Advice needed on virtualising pfSense



  • Hi,

    I am looking for some guidance on installing pfSense in a QEMU/KVM VM. I am a developer and networking and sys admin isn't my area of expertise.

    We have a Dell PowerEdge Server with 4 Intel NICs. It will be used as a VM host and will be stored in a Data Centre. Since the budget is tight, we're looking to virtualise pfSense and make it our firewall/router/security gateway. All incoming and outgoing traffic will go through the pfSense VM. OpenVPN will be set up for remote users who will need to be able to ssh into the VMs on the host as well as into the host itself.

    So far, I've been able to install pfSense in a QEMU/KVM VM running on CentOS 7. I created two bridges using NetworkManager:

    • br0 with em1 as the slave. Configured with DHCP.
    • br1 with em4 as the slave. Configured with DHCP.

    When I created the pfSense VM, I attached both bridges as network interfaces to the VM. I used VirtIO in both cases. When I installed pfSense, I assigned the WAN to br0 and the LAN to br1. Since I was using the VirtIO drivers, I disabled Hardware Checksum Offloading.

    I then created an OpenVPN server and tested it. I was able to connect to the OpenVPN server with no problems. I was able to ping and access the pfSense VM, however, I was not able to ping or access any other hosts on the LAN. I've seen other users report this problem, but it's usually related to the routing table. When I checked the routing table on the connected OpenVPN client, it looked correct to me. So, i then tried changing the br1 bridge from DHCP to static on the host. No joy. When I changed it back to DHCP, I was then able to ping and access all the hosts on the LAN. After that, it would continue to work with no problems. I have found that if I reinstall everything from scratch, I would sometimes run into the same problem, where OpenVPN clients can't access the rest of the LAN. If I fiddle with the network connection br1 on the host by changing it from DHCP to static and back again, eventually it will work, but I don't know why.

    While this setup works for us, I am nervous about putting the server in the Data Centre. I am worried that a reboot may stop the OpenVPN client from working as it should, forcing me to make a unplanned trip to the Data Centre. Another thing I've noticed is that when I connect my laptop to em4 (br1) on the server, it seems to take a long time (~30 seconds) for a network connection to be detected. Sometimes, it won't detect it at all, but that usually happens after the initial pfSense installation. A reboot of pfSense and sometimes the host itself, usually fixes the problem, but it will always take up to 30 seconds for the connection to be detected. For reference, when I connect my laptop to my ASUS router at home, it takes no more than 5 seconds to detect the ethernet connection.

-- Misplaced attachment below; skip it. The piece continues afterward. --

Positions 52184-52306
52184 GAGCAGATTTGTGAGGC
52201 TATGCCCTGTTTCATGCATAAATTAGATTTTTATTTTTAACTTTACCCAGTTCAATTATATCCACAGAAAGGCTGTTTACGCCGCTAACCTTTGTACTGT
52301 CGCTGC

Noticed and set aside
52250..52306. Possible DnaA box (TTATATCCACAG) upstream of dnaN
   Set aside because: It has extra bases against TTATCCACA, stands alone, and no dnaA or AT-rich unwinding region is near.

I am starting to wonder if the combination of pfSense running in a VM using linux bridges is the cause of my problems? This leads bring me back to my original question:

    Is there a recommended way to install pfSense in a VM?

    I've seen other posts where people are using MacVTap instead of traditional linux bridges. I am not all that familiar with MacVTap, but from my understanding, MacVTap connects directly to the network interface on the KVM host. There is also a limitation where the guest cannot talk to the host and vice versa. There is a work around apparently:

    https://access.redhat.com/documentation/en-us/red_hat_enterprise_linux/7/html/virtualization_deployment_and_administration_guide/sect-troubleshooting-common_libvirt_errors_and_troubleshooting#sect-Guest_can_reach_outside_network_but_cannot_reach_host_when_using_macvtap_interface

    but I don't know how this affects OpenVPN clients. We need remote users to have the ability to access both the VMs and the VM host.

    I also read somewhere that e1000 would be better than VirtIO for pfSense. Is that true?

    Apologies for the long winded post. I am just looking for some guidance or for some people to share their experience in this area.

    Thanks for reading.


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